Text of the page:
Interview with the Colville Street Patisserie Owners

Cain and ChristensenTiffany Cain and David Christensen represent a new generation of restaurant owners in Walla Walla. I’ve been curious about the people behind the newer eateries in downtown, so I decided to ask a few of them to give interviews about their lives as business owners, gourmands, and as part of a revitalized, local food community here. Taking over the Colville Street Patisserie in 2008, Cain and Christensen quietly began updating the items in the shop, giving the windows a new look, and making the place their own. David previously was the pastry chef at Whitehouse Crawford and Tiffany was the owner of The Weinhard Cafe east of town, in Dayton. I sat down with them last week to talk about their adventures in cooking, or more precisely, baking. French style.

EM: Talk about how you found your way into the kitchen.

DC: I started cooking just to feed myself. I’ve had a lot of fast food jobs, since I was 14. Diners, French fry stands, other places. Then I moved to Walla Walla. Cooking was something I turned out to enjoy. My mom cooked a lot when we were kids. It was all pretty good. She definitely made an effort to teach each of us how to do it.

TC: It was really a calculated move for me. I don’t like offices. I first started out baking. My mom was really strict with our diets, so I really was excited about making desserts! So that’s how I learned to cook. I just really love being around food.

EM: Tell us the difference between a patisserie and a bakery.

DC: A patisserie is a pastry shop. The emphasis is more on dessert, whether it be cookies, tarts, baked goods that aren’t breads. They definitely have a French technique, but my spin is that there’s no point in just replication.

EM: What is your typical baking day like?

TC: The sobbing starts.

DC: I try to get here at 4:30. Start the ovens, start with things that aren’t yeasted, like the macaroons, the paris brist, then the things like croissants go in around 7. By the afternoon we’re making ice creams and doing assembly for things like the individual tarts, mousse, and other fillings.

Fruit tartsEM: I kind of want to know how much butter you go through.

DC: You want to know?

EM: Yes.

DC: It’s 24–30 pounds of butter for the croissants, and 30–50 pounds for everything else.

EM: Where do you go for inspiration?

DC: Part of it is just having a fairly good understanding of what the classics are and how I can duplicate the spirit of it with a twist. Like the chocolate filled congolais. That’s not how it is classically made.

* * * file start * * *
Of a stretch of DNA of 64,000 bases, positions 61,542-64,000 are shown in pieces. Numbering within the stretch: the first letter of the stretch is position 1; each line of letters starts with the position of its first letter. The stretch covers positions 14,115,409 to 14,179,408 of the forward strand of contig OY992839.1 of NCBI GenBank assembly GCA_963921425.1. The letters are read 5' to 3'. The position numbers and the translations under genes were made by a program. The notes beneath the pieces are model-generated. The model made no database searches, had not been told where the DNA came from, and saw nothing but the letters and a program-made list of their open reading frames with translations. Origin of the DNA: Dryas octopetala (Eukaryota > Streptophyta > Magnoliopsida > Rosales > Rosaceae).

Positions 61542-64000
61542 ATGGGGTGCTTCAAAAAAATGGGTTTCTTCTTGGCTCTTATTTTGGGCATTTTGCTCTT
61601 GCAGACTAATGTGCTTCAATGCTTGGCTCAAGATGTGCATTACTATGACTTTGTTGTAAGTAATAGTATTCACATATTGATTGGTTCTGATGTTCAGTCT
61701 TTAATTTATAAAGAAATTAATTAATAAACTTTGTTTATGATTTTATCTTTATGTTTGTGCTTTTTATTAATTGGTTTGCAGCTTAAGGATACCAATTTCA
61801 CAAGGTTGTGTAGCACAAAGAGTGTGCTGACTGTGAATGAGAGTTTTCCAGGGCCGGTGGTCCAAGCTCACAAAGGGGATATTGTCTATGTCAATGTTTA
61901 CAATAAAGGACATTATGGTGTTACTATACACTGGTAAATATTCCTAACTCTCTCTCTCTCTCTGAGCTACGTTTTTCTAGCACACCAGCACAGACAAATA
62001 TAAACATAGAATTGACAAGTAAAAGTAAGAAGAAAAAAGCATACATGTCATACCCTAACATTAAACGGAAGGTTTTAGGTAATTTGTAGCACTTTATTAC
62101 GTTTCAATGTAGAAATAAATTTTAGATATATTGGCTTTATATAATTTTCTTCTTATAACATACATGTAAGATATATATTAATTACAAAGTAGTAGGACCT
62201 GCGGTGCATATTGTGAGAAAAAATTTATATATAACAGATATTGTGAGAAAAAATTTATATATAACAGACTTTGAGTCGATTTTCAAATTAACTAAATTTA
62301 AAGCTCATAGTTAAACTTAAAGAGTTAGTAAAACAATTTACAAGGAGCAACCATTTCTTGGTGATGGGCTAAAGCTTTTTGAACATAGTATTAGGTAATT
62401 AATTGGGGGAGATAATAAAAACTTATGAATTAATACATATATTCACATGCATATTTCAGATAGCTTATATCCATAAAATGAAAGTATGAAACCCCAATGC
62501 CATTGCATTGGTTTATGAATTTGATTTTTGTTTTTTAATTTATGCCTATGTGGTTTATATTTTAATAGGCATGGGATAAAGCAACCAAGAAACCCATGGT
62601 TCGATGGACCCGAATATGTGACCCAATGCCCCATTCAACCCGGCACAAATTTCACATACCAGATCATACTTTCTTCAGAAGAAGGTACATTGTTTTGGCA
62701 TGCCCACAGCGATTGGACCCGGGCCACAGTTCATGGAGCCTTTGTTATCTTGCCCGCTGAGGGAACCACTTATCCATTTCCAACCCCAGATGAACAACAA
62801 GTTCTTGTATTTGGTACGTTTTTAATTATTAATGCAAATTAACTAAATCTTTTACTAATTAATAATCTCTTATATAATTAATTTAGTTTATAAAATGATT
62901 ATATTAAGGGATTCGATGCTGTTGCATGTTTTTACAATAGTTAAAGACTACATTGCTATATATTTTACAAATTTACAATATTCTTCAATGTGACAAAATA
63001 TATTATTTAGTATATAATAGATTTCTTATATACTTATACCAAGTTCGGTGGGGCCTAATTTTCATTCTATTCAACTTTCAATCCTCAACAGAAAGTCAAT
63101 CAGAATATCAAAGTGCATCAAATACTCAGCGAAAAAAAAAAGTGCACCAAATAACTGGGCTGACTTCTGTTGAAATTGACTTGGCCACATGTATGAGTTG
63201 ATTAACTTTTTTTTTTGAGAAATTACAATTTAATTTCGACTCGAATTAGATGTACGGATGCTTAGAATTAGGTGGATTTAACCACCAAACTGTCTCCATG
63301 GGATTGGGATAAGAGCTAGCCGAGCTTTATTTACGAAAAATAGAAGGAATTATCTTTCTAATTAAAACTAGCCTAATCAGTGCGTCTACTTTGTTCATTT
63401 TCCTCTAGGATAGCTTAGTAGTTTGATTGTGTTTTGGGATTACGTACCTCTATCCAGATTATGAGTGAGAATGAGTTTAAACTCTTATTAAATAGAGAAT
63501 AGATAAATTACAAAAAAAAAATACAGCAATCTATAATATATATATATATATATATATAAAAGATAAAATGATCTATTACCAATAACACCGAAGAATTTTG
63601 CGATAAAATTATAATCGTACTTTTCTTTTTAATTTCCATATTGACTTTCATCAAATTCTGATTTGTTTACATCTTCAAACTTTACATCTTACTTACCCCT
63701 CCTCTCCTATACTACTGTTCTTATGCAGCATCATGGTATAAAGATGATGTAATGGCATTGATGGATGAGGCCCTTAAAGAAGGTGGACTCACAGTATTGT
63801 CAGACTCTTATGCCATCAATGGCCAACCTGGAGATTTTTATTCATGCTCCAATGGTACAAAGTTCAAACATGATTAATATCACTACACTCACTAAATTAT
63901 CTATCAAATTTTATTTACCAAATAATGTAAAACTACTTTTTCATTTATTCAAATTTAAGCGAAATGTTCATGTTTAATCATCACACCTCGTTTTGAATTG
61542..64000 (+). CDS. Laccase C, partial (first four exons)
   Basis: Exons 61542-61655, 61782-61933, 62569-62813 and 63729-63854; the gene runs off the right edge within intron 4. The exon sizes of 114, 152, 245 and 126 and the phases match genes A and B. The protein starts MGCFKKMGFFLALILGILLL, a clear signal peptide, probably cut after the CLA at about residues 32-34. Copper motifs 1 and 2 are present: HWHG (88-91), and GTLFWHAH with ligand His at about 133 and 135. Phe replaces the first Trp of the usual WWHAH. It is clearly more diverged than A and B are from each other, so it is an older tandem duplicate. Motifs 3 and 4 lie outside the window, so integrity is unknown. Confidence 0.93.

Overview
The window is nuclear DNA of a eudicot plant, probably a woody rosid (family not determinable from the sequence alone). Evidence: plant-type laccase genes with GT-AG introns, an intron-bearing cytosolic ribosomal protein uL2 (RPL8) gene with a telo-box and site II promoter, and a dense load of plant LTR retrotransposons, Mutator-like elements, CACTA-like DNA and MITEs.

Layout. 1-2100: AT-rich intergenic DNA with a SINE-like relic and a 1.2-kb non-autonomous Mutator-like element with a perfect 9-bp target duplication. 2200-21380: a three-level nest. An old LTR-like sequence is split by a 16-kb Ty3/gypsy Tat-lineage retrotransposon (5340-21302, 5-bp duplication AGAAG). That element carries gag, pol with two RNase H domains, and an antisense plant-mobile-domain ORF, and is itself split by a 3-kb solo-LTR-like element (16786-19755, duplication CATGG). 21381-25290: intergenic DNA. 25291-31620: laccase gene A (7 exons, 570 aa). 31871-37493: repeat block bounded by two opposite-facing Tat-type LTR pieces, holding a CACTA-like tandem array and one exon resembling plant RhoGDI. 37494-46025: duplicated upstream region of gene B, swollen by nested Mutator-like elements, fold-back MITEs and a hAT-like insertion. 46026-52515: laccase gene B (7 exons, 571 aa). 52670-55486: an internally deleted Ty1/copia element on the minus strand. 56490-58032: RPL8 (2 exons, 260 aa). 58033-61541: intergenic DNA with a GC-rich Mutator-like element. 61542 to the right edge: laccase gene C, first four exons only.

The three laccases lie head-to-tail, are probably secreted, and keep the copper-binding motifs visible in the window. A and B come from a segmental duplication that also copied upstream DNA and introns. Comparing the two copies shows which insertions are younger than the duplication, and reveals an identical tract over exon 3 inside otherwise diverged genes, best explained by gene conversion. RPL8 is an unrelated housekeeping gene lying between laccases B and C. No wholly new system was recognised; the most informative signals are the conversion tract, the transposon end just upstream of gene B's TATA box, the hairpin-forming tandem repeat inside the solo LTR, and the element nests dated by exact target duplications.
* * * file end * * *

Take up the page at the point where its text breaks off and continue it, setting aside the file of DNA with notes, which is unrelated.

TC: It makes sense, though. Mounds bar.

EM: Maybe you could put an almond in the middle, too.

TC: He was able to do things like this when he was a sous chef at Whitehouse Crawford.

EM: Tell us what you’re going to bring to the case this summer that we haven’t seen before.

DC: More big, fruity desserts. Crunchy, more crumbly pastry shells. More melon, some other fruits.We’ve also been thinking about a fancy but low-brow s’mores idea, with homemade marshmallows and the macaroon cookie. And we use the blow torch, like for the crème brulée.

EM: Oh?

TC: We had some lemon marshmallows left over one day and we heated them with the blow torch, melting the outside but leaving the middle solid. And we tried them and said, oh wow, that’s good!

EM: What flavors or ingredients are you most excited about using?

DC: This time of year I’m really excited about strawberries. I’m really tired of using apples all winter. Welcome Table Farm has an early berry coming out soon. So does Klicker’s. Actually they have strawberries all summer long.

TC: I think we’re also excited to be making all of the gelato out of local milk from Pure Eire.

DC: They’re the only grass fed raw and fresh pasteurized milk producer around here.

TC: We can’t use the raw milk for the gelato. It’s flash pasteurized. And it’s really good.

EM: I see people bring their goods into the shop. Talk about the environment here for food producers, growers, and restauranteurs.

TC: It’s really changed in the time I’ve been here, about 15 years. The farmer’s market downtown was really small. Now there are lots of young couples in their 30s who own little farms. That’s really changed in the last 5 years here. You don’t have to look hard for them because it’s obvious they’re here. So 15 years ago people moved here or moved back. Back then there was My Grandmother’s Garden, that’s always been here, and they had herbs and other produce. Now there are a lot of places to go, and a nice camaraderie of owners here.

EM: What would you tell others who are interested in doing what you do?

TC: Idiots! No, no. If you want fame but not fortune, do it.

DC: Go find a place you like, bug them until they let you work, for free if you have to. You don’t have to go to culinary school to get started.

TC: Yes, find out if you like it before you make an investment.

DC: It’s good to familiarize yourself with how kitchens and restaurants work.

TC: I’m always a fan of the shortcut.

EM: As long as there’s chocolate inside.

TC: Yes!

The Colville Street Patisserie is located at the corner of Alder and Colville Streets. For hours, check their Web site.

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Categories: coffee, food interview, transplanted

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2 Comments on “Interview with the Colville Street Patisserie Owners”

  1. Island Ainsworth
    April 24, 2010 at 12:53 pm #

    I love the Patisserie!!! Couldn’t live here without Dave, Tiffany and their delightful offerings! Thank you!!!

    • evmaroon
      April 24, 2010 at 6:36 pm #

      I feel much the same way, Island. Please let me know when you and Chris would like to sit down for an interview, and we’ll set it up. Walla Walla needs to hear more about your restaurants as well!

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